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The Appalachian

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The Appalachian

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The Appalachian

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Music Theatre Ensemble presents ‘Spring Awakening’

Music Theatre Ensemble presents Spring Awakening

 

The Appalachian Musical Theatre Ensemble will perform the Tony Award-winning musical “Spring Awakening” Saturday and Sunday*  in the Blue Ridge Ballroom of Plemmons Student Union.

The musical takes place in Germany in the 1890s and focuses on young people breaking out of their culture’s conservative constraints, said Kellie Letner, director and theatre performance major.

“Spring Awakening is the perfect musical for this time in our society,” Letner said. “It is all about breaking out of the conformity of the expectations and limitations placed on us, and becoming our own people.”

Musical Director and senior music education major Dominique Atwater said that one of the musical’s most prominent themes is how a young person’s developing sexuality is heavily influenced by societal pressures and expectations.

“Everyone has been through that young awkward stage,” Atwater said. “That’s why this play is so relatable.”

Despite the setting of “Spring Awakening,” freshman computer science major and cast member Marc Arrambide said the play is still accessible to today’s audience. The show covers topics such as teen depression, teen suicide and domestic violence, issues which Arrambide believes are necessary to address.

“We need people to know that these things still happen and that we have greater support now,” Arrambide said. “We still face these issues today, but we’re not as constricted as we were in the past. It’s easier for us to address these topics.”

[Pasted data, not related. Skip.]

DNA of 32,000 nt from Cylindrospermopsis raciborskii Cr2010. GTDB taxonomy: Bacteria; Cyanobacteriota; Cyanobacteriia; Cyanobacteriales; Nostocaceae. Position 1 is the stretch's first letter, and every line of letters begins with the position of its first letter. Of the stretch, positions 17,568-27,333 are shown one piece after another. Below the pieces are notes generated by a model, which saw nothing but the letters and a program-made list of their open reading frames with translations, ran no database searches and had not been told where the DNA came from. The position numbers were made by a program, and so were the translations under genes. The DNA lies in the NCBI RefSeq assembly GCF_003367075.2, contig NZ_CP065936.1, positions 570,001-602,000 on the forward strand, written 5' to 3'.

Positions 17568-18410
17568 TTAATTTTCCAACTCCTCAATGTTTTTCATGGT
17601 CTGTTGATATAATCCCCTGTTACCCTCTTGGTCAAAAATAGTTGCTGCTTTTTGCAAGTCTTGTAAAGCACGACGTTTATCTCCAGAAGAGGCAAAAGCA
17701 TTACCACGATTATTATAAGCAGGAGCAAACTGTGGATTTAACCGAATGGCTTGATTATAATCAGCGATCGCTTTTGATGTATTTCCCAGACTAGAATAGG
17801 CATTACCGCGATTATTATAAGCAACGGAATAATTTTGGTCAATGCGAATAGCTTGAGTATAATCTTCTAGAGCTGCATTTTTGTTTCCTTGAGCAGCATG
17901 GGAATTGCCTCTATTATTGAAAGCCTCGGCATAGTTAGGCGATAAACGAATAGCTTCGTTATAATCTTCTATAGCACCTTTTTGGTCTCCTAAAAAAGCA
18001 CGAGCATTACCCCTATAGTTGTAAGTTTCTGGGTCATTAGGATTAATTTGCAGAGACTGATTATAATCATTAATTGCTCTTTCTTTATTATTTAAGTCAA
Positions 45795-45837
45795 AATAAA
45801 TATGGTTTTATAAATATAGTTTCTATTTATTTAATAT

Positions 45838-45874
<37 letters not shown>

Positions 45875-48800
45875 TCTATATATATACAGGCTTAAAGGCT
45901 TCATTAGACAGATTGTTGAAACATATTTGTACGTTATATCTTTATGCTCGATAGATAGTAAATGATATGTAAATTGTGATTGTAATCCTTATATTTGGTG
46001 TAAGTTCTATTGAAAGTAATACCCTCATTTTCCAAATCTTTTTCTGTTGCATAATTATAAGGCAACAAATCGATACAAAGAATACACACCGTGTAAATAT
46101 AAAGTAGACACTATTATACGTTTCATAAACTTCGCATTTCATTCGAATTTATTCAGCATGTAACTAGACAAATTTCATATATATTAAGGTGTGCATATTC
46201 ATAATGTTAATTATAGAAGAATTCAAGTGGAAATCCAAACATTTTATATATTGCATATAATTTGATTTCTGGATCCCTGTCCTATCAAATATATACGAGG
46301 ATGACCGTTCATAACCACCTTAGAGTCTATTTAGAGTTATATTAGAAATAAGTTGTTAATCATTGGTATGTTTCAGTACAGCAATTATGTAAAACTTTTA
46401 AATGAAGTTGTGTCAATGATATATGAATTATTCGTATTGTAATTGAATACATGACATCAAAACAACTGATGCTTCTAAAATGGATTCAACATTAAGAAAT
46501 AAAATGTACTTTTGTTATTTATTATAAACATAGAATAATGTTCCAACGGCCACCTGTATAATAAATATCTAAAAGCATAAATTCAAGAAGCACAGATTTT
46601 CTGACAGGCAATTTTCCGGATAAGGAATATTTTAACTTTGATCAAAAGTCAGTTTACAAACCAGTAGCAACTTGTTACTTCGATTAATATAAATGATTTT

Arrambide, who plays the character Otto Lammermeier, said that performing the more intimate parts of the play was not easy for him at first. The show requires interactions between the characters that might make some feel uncomfortable in a public context.

Various scenes depict onstage sex, masturbation and sexual abuse. Though no scenes are explicitly pornographic, the production involves partial nudity, Arrambide said.

“[The cast] allowed ourselves to become comfortable with each other,” Arrambide said. “It was definitely awakened for people who didn’t know each other. You have to put yourself in a position where you have trust and faith in the other person.”

The play will be restricted to viewers of ages 18 and up only. Attendees must have a form of ID with them to gain entry to the show due to mature subject matter and partial nudity.

Each showing starts at 7 p.m. Tickets are $8 for students in advance or $10 for the general public and at the door.

*CORRECTION: The article originally stated that the days for “Spring Awakening” performances were Friday and Saturday. The times, location and ticket prices are still the same. The Appalachian apologizes for the error. 

Story by Kelsey Hamm, Intern A&E Reporter

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